Camping knives are essential outdoor tools for carving, cooking, cleaning, clearing and cutting. To learn any aspect of bushcraft, you’ll absolutely need to know your way around a good dependable camping knife – and how to use it safely and effectively.
Kept clean, dry, sharp and well-practised, a camping knife is your master key to the world of bushcraft. Whether you’d like to strike campfires, whittle crafts and cutlery, hunt and forage in the wild or turn branches and timber into universal building materials, it all starts with choosing the perfect, all-purpose bushcraft knife.
How to choose a bushcraft knife
It may sound strange, but many people need to hear it: don’t let bushcraft knives intimidate you! While action movies would have us believe a certain image of grizzled survivors, taking on the wilderness with giant combat knives, this couldn’t be further from the truth.
In reality, the bushcraft knife is exactly as its name suggests: a crafting tool. Your bushcraft knife is a dinner knife and vegetable knife, that must also be sharp and sturdy enough to carve through solid wood, to turn a camp into your home in the great outdoors.
Some essential considerations when choosing a camping knife
– A good, grippy, comfortable handle: Especially important in wet conditions, and when using your camping knife for long periods of time while avoiding aching hands. You may want to look for an indent to fit your index finger at the top of the handle, which can provide a better grip. Always choose a knife with a handle that perfectly fits your hand.
– A thick-enough blade for your needs: While a blade that’s too thin may struggle while carving or splitting wood, a blade that’s too thick won’t be much use to you when chopping vegetables, carving small notches or feathering wet firewood, for example. If it’s your first bushcraft knife, the trick is to find a golden medium – and we’d be happy to help you with our recommendations!
– Easy to sharpen, and keeps its edge for a long time: Sharpening a bushcraft knife is easy with the right sharpening stones – but no one wants to spend all their time in the wild just keeping a knife sharp!
– Carbon steel versus stainless steel: Carbon steel is stronger and more durable than stainless steel, while stainless steel is far more resistant to rust and corrosion. (Also bear in mind that some leather sheaths can absorb moisture, which can rust a carbon steel knife if it isn’t dried out). It really comes down to personal preference – and whether you’re happy to keep your carbon steel knife well-tended more regularly, or if you’d prefer to use a stainless steel knife just when you need it, and save more time with its aftercare.
How to sharpen a bushcraft knife
To sharpen a bushcraft knife we use sharpening stones. Good, pocket-sized sharpening stones can go everywhere your knife goes, and can be used dry or wet – although wet is recommended. Having soaked your sharpening stone in water, it absorbs enough moisture to act as a lubricant to make sharpening smoother, but you should also wet it during use.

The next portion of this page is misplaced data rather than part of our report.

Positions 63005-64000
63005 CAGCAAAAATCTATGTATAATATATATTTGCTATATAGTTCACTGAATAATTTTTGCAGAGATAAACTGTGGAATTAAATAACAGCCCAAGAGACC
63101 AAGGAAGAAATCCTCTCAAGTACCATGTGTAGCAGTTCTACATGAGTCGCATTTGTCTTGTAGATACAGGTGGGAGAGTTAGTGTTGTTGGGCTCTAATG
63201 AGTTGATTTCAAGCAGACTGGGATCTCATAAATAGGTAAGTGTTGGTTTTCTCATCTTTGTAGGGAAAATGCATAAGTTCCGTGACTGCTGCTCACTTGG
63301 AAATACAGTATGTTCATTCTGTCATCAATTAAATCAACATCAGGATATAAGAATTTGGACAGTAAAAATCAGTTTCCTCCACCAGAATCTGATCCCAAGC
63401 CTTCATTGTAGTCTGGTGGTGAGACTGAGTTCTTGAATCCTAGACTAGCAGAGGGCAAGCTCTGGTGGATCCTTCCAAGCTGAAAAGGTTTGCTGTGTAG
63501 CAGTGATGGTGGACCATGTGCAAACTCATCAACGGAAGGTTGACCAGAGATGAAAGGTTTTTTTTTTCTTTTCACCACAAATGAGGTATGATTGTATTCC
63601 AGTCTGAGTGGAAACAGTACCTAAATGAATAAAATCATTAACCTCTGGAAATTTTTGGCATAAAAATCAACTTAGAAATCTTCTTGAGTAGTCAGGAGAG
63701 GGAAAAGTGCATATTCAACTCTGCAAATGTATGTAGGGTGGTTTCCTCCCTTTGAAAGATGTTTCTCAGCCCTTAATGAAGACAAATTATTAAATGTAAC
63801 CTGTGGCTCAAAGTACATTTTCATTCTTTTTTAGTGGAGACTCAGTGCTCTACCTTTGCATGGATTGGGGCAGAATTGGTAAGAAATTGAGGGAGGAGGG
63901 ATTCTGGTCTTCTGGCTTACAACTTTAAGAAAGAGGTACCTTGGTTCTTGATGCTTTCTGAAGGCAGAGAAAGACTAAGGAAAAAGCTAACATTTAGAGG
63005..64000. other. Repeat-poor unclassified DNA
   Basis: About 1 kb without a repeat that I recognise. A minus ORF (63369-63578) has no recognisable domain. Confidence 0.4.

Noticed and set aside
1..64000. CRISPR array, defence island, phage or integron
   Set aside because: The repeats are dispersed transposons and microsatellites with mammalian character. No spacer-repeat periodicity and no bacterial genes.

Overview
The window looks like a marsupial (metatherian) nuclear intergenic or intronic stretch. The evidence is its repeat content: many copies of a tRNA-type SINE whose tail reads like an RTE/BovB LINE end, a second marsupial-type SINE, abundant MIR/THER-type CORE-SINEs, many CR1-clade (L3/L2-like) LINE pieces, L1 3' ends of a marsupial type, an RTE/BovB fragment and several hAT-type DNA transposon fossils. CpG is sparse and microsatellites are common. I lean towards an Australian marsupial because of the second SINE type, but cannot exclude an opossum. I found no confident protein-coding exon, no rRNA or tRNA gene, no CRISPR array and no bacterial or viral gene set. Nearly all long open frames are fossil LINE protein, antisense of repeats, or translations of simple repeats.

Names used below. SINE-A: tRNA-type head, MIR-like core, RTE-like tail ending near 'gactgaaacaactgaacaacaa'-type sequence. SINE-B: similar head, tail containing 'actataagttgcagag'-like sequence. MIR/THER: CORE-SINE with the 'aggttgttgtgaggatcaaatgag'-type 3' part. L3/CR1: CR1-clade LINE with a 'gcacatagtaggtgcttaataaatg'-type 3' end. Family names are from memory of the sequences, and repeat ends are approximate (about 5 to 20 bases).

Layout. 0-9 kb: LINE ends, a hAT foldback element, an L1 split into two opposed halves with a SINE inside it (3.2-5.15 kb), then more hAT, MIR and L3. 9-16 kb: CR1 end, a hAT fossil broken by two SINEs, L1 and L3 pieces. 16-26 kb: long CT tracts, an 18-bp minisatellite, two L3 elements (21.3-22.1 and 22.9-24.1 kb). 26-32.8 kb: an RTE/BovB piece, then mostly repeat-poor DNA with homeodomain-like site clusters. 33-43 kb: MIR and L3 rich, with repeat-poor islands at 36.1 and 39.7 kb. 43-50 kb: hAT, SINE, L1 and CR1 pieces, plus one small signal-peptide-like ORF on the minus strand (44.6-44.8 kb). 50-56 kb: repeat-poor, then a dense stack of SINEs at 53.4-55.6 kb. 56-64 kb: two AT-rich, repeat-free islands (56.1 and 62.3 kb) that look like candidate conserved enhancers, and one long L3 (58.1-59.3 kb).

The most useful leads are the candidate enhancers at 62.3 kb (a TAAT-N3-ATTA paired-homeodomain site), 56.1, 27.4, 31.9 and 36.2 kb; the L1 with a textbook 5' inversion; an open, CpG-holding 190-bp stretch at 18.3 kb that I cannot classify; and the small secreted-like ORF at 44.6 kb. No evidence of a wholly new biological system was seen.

Sharpening your camping knife
– Set down your soaked sharpening stone flat on a solid, grippy surface – or use towels, bark or anything handy that will hold the sharpening stone level and still. This is so that you don’t physically hold the sharpening stone still with your hand. Just like with bench joinery, your work should be secure enough on its own that you don’t have to hold it – and don’t have any hands or fingers in harm’s way!
– Holding your knife with the blade at 16 to 20 degrees up from the flat of the stone, push the blade lightly across the full length of the stone’s surface, away from you to sharpen one side, and carefully towards you to sharpen the other side. It takes lots of passes across the stone to sharpen a camping knife – so keep it wet, take your time, and always keep all your fingers on the knife!
– Over time, you’ll begin to both hear and feel the blade getting sharper, and any dullness or tiny notching in the blade should completely disappear. To sharpen the tip of your camping knife, draw the blade full across the sharpening stone in a slight curving line towards one corner. This makes sure that the blade’s tip is sharpened all at once in a light, smooth pass.
How to start woodcarving with a bushcraft knife
If you’re new to whittling and woodcarving, then the best thing you can do to start is to practise making try sticks.
Whittling a try stick is like learning your ABCs of woodcarving. It’s simply a branch or other piece of wood, about arm’s length, and about one inch thick. Using your sharpened bushcraft knife, the task is to carve ten distinct notches into the same piece of timber; kind of like an alphabet of all the most useful cuts you can carve into any piece of wood to turn it into a tool or camping component.
Specifically, the ten notches to practise carving into a try stick are the Blunt End, Reduction, Pot Hook Notch, Saddle Notch, Dovetail Notch, Latch Notch, 90-Degree Planes, Bow Notch, V-Notch and Root Stripper. You’ll find plenty of examples of try sticks online if you’d like to practise – and while it may not seem like much at first glance, this will actually get you well on your way to mastering bushcraft, and using your camping knife to make any tool or solve any problem!
We’d love to help you find your perfect camping and bushcraft knife, and to get you started on your great adventures in the wilderness. You can click here for our wide range of world-class bushcraft knives – or just get in touch if there’s anything you’d like to know!